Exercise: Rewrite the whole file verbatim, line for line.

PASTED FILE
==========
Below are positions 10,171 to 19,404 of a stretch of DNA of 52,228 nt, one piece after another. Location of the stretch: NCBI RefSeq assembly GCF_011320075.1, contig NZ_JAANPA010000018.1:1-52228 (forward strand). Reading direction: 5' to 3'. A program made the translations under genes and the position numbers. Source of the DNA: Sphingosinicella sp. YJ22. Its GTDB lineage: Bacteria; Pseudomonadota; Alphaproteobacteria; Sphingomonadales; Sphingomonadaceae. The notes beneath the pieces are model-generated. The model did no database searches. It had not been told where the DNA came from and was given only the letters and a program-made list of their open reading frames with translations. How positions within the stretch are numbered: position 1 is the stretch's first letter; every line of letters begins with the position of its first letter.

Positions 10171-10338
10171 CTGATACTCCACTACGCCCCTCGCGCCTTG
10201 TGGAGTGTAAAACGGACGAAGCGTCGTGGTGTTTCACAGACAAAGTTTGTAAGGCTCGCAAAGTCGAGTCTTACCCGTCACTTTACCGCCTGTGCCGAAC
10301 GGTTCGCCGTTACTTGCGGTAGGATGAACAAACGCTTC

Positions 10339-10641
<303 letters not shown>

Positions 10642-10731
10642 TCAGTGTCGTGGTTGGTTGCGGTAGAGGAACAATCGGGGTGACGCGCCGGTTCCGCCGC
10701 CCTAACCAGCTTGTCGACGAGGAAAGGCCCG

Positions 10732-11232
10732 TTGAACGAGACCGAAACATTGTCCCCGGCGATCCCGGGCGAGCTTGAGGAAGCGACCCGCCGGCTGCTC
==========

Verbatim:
Below are positions 10,171 to 19,404 of a stretch of DNA of 52,228 nt, one piece after another. Location of the stretch: NCBI RefSeq assembly GCF_011320075.1, contig NZ_JAANPA010000018.1:1-52228 (forward strand). Reading direction: 5' to 3'. A program made the translations under genes and the position numbers. Source of the DNA: Sphingosinicella sp. YJ22. Its GTDB lineage: Bacteria; Pseudomonadota; Alphaproteobacteria; Sphingomonadales; Sphingomonadaceae. The notes beneath the pieces are model-generated. The model did no database searches. It had not been told where the DNA came from and was given only the letters and a program-made list of their open reading frames with translations. How positions within the stretch are numbered: position 1 is the stretch's first letter; every line of letters begins with the position of its first letter.

Positions 10171-10338
10171 CTGATACTCCACTACGCCCCTCGCGCCTTG
10201 TGGAGTGTAAAACGGACGAAGCGTCGTGGTGTTTCACAGACAAAGTTTGTAAGGCTCGCAAAGTCGAGTCTTACCCGTCACTTTACCGCCTGTGCCGAAC
10301 GGTTCGCCGTTACTTGCGGTAGGATGAACAAACGCTTC

Positions 10339-10641
<303 letters not shown>

Positions 10642-10731
10642 TCAGTGTCGTGGTTGGTTGCGGTAGAGGAACAATCGGGGTGACGCGCCGGTTCCGCCGC
10701 CCTAACCAGCTTGTCGACGAGGAAAGGCCCG

Positions 10732-11232
10732 TTGAACGAGACCGAAACATTGTCCCCGGCGATCCCGGGCGAGCTTGAGGAAGCGACCCGCCGGCTGCTC